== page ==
In Fire he ventures around America looking for the secrets to bbq and grilled meats. He compares traditional methods to the ones used to industry. He goes in for the science and analyses the proteins present in meat with the transformation they undergo when being cooked – denaturalisation. He also indulges in some male bonding too while learning the secrets of southern cooking in addition to the history which is rooted in slave culture.

    In Water he looks into the changes that have taken place in the American food industry since the 1950’s. He also tackles the rise in obesity and type 2 diabetes. I’m shocked to find that there is no longer an adult onset diabetes as type 2 used to be called. It’s now often found in children. This is directly linked to the fact we spend less time the kitchen and more time working. Even in India, one of the poorest countries in the world, you can’t live off one income and processed food is becoming the norm.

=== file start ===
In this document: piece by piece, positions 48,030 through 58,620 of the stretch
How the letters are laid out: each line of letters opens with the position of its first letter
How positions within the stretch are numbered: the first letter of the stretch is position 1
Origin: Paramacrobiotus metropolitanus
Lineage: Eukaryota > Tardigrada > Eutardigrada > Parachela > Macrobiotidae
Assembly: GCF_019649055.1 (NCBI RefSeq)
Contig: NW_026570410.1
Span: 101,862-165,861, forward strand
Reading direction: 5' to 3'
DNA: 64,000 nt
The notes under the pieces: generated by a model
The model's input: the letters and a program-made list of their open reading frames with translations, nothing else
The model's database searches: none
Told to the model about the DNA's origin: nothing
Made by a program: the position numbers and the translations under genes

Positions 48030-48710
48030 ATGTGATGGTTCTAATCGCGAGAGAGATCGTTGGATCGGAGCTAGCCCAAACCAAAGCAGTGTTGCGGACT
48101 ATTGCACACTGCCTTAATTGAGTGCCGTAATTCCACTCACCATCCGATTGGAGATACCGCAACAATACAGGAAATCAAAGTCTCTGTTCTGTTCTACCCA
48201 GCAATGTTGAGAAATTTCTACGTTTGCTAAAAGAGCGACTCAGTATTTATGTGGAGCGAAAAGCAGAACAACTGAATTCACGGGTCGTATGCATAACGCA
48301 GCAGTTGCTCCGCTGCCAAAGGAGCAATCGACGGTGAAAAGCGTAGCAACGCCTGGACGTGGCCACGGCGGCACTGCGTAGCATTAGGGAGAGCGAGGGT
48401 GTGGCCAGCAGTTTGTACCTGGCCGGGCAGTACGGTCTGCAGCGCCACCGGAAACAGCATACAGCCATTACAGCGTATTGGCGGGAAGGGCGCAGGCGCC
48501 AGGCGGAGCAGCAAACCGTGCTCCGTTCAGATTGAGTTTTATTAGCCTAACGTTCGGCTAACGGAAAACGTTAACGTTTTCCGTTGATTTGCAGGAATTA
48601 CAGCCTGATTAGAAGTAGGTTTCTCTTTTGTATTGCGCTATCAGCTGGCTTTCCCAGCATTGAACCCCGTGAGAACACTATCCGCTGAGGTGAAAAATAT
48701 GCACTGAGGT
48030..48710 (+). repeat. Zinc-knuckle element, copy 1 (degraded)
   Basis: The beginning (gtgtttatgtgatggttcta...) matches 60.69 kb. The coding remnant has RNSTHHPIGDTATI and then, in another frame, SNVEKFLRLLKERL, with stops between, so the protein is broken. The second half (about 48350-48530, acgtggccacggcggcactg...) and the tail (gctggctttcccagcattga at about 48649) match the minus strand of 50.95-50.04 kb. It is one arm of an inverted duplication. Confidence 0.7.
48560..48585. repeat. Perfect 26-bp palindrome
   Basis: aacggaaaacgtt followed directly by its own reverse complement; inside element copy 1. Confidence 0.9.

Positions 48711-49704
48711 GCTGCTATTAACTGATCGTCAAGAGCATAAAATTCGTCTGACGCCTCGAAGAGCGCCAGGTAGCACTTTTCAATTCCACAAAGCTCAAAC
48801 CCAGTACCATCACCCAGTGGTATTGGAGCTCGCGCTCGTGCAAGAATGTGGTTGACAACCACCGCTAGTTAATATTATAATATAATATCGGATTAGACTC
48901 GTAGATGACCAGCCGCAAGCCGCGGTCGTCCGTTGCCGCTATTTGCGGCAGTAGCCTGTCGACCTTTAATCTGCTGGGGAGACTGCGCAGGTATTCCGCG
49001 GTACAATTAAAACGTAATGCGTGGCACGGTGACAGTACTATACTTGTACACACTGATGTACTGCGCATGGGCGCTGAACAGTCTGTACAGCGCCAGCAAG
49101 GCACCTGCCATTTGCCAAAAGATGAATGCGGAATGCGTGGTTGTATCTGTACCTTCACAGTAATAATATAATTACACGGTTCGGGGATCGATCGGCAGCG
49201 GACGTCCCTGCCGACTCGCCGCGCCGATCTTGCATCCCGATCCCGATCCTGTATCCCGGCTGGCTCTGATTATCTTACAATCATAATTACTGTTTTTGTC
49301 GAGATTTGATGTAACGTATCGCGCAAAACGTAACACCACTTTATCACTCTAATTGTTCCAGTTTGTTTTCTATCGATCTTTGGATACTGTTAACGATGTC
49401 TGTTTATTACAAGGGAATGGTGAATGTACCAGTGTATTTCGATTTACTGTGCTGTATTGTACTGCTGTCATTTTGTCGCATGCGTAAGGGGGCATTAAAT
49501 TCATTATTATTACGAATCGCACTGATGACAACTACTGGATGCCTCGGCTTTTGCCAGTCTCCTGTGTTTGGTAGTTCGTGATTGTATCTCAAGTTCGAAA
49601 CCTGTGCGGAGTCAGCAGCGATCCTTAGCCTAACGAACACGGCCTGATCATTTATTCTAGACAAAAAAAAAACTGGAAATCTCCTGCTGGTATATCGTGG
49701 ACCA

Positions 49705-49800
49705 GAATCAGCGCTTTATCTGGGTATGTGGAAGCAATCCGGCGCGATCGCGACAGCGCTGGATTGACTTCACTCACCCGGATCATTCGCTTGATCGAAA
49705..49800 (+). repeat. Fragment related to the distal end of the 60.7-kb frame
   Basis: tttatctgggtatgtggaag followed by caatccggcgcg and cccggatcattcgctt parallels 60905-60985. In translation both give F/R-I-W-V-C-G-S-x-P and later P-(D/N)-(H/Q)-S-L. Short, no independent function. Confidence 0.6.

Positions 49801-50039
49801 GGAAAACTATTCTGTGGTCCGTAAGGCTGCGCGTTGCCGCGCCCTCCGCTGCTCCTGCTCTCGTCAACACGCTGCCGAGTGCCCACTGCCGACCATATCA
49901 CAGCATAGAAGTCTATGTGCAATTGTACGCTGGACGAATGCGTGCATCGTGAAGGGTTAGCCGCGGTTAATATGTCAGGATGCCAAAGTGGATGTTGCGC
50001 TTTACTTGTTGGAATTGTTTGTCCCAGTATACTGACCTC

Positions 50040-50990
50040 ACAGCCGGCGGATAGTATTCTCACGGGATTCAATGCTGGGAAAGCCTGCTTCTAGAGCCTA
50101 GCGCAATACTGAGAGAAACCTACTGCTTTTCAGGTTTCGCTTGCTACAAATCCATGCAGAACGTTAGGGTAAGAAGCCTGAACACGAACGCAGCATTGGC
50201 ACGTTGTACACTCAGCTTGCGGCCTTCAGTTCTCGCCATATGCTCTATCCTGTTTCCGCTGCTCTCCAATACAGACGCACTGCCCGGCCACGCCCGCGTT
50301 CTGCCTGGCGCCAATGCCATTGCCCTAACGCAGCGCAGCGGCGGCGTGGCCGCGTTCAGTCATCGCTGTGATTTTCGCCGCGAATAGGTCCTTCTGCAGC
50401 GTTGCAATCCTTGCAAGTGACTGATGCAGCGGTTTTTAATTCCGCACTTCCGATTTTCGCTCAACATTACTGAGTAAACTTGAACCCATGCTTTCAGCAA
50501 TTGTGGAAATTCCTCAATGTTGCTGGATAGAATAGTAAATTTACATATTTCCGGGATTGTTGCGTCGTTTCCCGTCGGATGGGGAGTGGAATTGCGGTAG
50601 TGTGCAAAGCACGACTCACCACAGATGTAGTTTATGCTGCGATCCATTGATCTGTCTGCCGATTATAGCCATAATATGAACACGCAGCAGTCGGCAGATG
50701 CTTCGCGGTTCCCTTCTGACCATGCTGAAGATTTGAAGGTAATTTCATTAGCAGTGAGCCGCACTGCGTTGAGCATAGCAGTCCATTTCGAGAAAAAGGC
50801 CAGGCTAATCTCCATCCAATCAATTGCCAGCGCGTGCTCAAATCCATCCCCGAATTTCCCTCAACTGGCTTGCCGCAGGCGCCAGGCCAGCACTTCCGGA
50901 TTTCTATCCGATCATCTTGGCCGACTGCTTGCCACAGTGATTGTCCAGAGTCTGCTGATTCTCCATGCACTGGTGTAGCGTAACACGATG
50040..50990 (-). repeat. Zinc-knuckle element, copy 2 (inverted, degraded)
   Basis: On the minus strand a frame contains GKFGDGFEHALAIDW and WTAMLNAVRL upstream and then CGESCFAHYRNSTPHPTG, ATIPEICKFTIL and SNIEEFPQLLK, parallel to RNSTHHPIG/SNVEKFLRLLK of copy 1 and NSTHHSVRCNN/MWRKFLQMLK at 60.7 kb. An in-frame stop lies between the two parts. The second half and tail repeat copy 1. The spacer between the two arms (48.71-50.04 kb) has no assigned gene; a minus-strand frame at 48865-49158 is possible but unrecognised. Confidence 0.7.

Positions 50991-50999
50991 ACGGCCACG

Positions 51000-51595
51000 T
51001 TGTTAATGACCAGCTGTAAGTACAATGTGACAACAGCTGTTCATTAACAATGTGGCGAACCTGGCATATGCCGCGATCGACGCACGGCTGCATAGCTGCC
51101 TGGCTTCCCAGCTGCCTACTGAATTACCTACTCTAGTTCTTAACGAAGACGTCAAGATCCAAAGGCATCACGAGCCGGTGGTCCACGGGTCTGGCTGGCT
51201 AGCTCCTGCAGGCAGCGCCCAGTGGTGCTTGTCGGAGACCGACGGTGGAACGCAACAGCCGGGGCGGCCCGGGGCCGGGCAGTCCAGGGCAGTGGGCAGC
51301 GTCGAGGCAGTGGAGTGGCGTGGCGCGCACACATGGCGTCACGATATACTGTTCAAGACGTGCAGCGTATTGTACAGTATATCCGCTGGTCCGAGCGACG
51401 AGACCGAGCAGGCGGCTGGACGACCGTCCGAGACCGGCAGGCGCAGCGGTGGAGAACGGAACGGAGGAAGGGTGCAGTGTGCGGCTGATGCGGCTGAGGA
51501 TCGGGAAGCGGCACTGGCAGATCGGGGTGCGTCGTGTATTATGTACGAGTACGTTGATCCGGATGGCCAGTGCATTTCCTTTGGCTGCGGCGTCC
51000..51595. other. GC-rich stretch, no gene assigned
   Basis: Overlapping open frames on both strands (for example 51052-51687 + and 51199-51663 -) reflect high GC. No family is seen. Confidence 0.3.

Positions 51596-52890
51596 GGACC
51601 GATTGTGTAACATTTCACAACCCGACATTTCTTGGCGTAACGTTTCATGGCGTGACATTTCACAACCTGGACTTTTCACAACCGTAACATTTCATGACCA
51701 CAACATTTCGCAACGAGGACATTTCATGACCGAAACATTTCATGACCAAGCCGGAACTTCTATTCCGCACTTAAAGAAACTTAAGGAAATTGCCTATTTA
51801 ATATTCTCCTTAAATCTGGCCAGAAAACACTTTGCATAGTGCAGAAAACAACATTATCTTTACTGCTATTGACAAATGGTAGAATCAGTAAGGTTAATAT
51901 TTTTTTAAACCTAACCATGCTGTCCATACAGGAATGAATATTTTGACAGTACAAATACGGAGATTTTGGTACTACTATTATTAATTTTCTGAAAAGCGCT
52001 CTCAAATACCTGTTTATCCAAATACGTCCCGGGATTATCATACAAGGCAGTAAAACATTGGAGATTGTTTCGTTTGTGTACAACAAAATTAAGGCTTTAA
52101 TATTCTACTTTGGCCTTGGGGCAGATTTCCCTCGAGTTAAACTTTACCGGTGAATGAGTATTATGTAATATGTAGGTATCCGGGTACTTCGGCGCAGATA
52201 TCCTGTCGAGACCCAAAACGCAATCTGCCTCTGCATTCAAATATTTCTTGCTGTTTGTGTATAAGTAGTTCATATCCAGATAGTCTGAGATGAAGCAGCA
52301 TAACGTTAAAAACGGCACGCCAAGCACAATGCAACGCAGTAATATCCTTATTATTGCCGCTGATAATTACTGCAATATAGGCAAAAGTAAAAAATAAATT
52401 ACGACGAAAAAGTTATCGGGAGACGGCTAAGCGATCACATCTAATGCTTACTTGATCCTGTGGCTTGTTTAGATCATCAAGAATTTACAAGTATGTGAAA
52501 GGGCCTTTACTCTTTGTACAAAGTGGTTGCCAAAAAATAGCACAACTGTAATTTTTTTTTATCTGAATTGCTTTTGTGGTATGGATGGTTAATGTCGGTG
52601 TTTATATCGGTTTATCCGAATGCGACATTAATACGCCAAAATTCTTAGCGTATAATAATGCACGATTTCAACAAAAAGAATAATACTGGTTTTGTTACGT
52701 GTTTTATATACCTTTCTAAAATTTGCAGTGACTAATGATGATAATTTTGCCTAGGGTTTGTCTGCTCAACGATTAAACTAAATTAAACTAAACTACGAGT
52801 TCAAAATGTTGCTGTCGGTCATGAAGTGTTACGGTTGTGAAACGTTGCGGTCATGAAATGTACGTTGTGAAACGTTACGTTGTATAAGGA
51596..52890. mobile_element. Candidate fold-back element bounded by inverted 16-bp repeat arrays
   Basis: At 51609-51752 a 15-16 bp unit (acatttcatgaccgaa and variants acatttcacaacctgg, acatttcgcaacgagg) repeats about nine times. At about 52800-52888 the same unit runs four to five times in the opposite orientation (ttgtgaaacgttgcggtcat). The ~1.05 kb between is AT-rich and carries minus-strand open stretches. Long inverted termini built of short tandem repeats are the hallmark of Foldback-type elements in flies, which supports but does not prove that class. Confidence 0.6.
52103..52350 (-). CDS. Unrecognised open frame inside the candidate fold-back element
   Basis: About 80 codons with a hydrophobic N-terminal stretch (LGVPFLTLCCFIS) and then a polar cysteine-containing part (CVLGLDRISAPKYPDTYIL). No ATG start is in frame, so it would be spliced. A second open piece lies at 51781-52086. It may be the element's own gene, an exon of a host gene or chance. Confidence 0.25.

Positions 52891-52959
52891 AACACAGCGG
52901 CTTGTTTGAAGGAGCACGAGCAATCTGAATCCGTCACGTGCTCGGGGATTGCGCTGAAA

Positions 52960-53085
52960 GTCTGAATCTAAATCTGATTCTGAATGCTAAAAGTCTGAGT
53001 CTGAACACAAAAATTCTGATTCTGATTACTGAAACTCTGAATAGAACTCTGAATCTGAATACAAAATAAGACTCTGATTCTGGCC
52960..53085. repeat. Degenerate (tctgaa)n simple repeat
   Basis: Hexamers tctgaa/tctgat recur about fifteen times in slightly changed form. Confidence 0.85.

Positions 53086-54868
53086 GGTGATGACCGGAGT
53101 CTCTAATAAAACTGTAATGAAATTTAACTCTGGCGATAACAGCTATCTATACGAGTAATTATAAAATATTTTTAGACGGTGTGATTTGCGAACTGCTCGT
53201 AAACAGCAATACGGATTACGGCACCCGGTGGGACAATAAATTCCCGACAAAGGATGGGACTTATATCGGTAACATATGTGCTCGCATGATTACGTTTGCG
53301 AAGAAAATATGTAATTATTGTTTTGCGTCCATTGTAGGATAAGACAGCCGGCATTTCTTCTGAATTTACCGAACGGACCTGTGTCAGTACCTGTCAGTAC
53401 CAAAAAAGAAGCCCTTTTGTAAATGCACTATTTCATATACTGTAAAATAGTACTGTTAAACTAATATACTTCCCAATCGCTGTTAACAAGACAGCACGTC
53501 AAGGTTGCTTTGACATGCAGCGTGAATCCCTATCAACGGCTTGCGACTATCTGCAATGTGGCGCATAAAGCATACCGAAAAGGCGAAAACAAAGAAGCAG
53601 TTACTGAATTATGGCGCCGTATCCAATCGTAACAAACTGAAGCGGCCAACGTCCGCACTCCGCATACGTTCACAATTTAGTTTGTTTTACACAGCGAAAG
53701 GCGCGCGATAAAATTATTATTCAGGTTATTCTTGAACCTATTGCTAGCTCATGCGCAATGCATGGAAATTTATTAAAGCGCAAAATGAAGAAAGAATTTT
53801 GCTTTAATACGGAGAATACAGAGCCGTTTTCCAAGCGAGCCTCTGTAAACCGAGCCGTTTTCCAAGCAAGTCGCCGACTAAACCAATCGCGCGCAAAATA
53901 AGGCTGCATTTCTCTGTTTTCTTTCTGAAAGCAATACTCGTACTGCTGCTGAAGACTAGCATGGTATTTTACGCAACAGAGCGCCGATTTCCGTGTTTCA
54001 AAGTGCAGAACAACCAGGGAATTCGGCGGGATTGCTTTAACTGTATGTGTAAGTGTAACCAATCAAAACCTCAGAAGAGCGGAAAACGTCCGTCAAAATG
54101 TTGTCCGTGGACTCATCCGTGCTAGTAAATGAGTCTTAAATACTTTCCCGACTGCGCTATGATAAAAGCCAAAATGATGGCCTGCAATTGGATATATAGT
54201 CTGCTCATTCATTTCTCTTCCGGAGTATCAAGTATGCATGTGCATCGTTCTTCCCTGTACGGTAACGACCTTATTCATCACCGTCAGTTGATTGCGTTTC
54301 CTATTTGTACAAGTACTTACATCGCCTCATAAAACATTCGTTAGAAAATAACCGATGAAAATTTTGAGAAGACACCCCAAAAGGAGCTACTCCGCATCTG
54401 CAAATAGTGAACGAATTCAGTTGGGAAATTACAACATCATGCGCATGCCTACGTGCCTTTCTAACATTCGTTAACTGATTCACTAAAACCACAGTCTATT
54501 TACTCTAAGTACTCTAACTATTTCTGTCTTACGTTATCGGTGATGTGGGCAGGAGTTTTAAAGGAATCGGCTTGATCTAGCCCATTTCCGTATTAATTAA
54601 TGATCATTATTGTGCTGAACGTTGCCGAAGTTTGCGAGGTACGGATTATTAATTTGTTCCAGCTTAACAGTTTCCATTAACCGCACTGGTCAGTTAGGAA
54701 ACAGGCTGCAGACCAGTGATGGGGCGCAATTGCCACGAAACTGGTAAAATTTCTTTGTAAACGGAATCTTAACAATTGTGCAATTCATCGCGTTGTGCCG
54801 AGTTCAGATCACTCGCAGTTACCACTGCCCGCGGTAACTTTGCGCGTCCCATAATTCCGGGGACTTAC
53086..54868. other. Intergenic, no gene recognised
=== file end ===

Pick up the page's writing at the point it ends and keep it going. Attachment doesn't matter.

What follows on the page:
In Air he looks at the importance of bread to the daily diet in Morocco. He gets political about what happens when the price of bread rises too much; and how these conflicts cause shortages all over the world. Due mostly to over reliance on imports from bad harvests because of changing climatic conditions. He also gets scientific examining the role that gluten performs and why it’s so difficult to get a good gluten free loaf.